2013 has been a great year; I got married, I had a great honeymoon, got a promotion, and got to have a lot of fun on the sides travelling around Europe and Asia and getting to a festival or two.
These are a few of my favourite experiences from the past year.
In March, on a work trip, I happened to spend one night in Rome on the very night that the new Pope – Francis – was unveiled to the world. I was in St Peter’s Square when it happened and the excitement was undeniable, even to a heathen atheist like me. Later in the year I returned to Rome and got to spend a bit more time rediscovering this fantastic city.
Provence & Monaco
A long weekend family trip took us down to the French Riviera, the Gorges du Verdon and the harbour of Monaco. More photos here.
Glastonbury Festival 2013
I thought I was through with Glastonbury, but the lure of Chic and the Rolling Stones proved irresistible; we had a blast.
Notting Hill Carnival 2013
Living in west London, I try to go to Carnival every year if I can manage, even if just for a few hours or one day of it. Always brings a smile to my face. More photos here.
At the end of August I went back to Bangkok for a work trip and managed to find time to search out some places I hadn’t been before, including Chinatown and the Khlong Lat Mayom floating market. More photos here.
It’s safe to say our wedding day was the highlight of our year, and it was excellently documented by the talented Dean Govier. Go check out his portfolio of our day.
Neatly closing out the highlights of the year, and recently featured in this blog, our three-week honeymoon took us through Malaysia, Java, Bali and the Gili Islands, and was a once-in-a-lifetime trip. It was hard to come home from this one!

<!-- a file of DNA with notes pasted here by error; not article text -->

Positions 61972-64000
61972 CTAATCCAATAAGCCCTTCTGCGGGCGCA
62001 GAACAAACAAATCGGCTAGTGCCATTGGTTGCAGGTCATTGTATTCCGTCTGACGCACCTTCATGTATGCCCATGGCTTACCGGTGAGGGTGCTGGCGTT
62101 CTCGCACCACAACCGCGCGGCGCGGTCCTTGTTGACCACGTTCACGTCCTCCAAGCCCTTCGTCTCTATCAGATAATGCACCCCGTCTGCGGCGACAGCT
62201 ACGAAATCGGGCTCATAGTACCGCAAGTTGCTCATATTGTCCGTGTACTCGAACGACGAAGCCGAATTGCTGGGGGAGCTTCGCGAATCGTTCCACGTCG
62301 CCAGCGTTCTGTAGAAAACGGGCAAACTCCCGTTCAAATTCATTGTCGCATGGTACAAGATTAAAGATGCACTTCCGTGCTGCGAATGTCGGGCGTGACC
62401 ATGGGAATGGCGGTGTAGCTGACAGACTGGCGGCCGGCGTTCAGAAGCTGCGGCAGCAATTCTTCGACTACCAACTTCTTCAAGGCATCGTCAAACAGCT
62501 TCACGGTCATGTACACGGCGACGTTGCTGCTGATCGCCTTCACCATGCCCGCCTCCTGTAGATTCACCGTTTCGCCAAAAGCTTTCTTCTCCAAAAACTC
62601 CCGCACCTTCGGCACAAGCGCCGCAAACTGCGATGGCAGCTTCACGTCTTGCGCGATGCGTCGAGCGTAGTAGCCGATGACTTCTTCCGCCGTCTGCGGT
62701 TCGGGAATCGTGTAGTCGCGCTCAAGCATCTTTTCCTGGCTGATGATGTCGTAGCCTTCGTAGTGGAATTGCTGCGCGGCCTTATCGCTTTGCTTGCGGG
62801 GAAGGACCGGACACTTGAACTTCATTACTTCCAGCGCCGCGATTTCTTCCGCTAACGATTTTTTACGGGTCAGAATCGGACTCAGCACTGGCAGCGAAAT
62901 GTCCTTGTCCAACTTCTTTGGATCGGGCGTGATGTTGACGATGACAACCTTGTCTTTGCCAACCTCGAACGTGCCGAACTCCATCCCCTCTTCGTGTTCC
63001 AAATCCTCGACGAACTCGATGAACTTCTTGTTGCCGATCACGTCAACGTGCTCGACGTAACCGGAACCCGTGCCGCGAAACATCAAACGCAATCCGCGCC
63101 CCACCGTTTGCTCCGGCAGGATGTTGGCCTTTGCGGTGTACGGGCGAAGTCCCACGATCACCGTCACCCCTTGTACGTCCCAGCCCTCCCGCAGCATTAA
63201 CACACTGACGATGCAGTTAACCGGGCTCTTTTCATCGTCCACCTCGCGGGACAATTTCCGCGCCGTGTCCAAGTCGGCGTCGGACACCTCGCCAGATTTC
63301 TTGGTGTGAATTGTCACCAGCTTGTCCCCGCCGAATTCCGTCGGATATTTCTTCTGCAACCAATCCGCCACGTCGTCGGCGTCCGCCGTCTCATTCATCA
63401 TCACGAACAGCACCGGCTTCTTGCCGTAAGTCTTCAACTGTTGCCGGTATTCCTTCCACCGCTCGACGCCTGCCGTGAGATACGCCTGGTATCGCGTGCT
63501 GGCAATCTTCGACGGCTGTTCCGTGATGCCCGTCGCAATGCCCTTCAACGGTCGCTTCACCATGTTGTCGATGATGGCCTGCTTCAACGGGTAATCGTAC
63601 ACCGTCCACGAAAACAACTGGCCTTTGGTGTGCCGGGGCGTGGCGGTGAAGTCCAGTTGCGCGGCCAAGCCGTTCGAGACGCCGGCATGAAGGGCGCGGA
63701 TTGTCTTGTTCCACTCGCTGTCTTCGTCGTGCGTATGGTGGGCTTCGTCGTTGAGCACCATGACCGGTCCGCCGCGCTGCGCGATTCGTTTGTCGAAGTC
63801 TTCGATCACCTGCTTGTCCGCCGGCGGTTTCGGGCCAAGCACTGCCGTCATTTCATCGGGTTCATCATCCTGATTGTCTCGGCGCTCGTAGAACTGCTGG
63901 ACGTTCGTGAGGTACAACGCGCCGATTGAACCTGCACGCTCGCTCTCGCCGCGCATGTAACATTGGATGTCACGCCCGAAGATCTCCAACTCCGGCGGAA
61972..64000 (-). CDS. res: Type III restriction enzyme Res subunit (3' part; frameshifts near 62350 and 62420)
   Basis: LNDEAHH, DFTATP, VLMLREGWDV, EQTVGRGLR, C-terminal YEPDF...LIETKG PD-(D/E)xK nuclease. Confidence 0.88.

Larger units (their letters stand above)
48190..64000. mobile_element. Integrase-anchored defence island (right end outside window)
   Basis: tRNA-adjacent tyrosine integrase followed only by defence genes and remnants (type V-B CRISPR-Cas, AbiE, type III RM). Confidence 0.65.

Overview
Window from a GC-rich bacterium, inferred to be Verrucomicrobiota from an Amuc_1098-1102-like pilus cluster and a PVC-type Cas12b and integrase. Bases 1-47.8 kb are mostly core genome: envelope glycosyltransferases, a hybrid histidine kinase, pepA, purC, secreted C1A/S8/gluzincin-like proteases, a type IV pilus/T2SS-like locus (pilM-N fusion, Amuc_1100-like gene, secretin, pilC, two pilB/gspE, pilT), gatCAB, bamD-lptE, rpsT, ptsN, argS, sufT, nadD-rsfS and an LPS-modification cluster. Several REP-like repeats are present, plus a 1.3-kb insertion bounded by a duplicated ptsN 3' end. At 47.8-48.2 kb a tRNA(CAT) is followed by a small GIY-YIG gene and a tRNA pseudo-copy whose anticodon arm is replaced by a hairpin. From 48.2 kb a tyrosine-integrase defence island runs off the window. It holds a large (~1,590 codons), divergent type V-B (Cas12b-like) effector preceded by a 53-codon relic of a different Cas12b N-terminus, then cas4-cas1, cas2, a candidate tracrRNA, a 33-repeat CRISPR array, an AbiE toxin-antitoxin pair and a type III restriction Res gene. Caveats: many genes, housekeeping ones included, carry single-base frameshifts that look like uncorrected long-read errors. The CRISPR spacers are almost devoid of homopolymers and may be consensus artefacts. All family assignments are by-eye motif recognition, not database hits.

2014 has a lot to live up to….
After a break of three years, we returned to the Glastonbury Festival and it was one of the best ones yet – the weather for the main days was lovely, the sheer quality and variety of entertainment on offer was mind-boggling, and of course many of our fellow revellers made for a great atmosphere throughout.
Musical highlights included Chic (staggeringly good), the Rolling Stones (epic singalongs), First Aid Kit, Goat, Tame Impala, Jagwar Ma, Ondatropica, Molotov Jukebox, Evan Dando, John Fairhurst and Nick Cave & the Bad Seeds.
Other assorted moments of happiness:
- Seeing the One Minute Disco in the Theatre Field. Basically a completely innocuous white van pulls up in the middle of a bunch of people, the back shutter rolls up and two men in boiler suits scream out ONE MINUTE DISCO! At which point dance music starts blaring out of the van and people run up to have a boogie. Sure enough, more or less one minute later, the music stops, the back shutter rolls back down again and it’s back o to being just a van, leaving a group of very bemused people.
- The view from Flagtopia / the top of the Park field either at day or night was simply staggering.
- Getting into Heaven at Shangri-la and finding not only posh, clean, flush toilets, but also the Snake Pit club, where our eyes were opened by a bondage / dominatrix / pyrotechnic act involving flaming whips and not a lot of clothing.
- Sunny afternoons getting into the spirit of things. Ondatropica at the West Holts stage, with its Colombian salsa, was just the ticket. And the sun coming out on Sunday just as First Aid Kit sang “Emmylou” got me a tad emotional.
- Great food from Goan Fish Curry, MeatLiquor (Dead Hippie burger), Anna Mae’s pesto & bacon mac & cheese, Buddha Bowl veggie curry, Grillstock pulled pork bun. Yum.
- Finding out that my “poo” photo which had been made one of the Amnesty International postcards turned out to be the best-selling one of the festival.
Only “lowlight” was occasional overcrowding and a bit of lairy behaviour in the Pyramid field – but on the whole not much to complain about!
The photos below are just a sample. Many more can be found within my Glastonbury 2013 Flickr Set.
This year’s Bestival (my third visit) had potential to be a washout as the weather forecasts leading up to it were less-than-encouraging (one site saying that Sunday was going to see extended periods of “torrential rain” and 50+ mph wind gusts). In the event it was not quite as bad as all that, and the worst of the weather was saved for the early hours of the last morning, with high winds and rain providing a suitable finale to the festival. We did experience the amusing sight of empty tents blowing and scraping along through the fields, and not a few gazebos flew away into the night.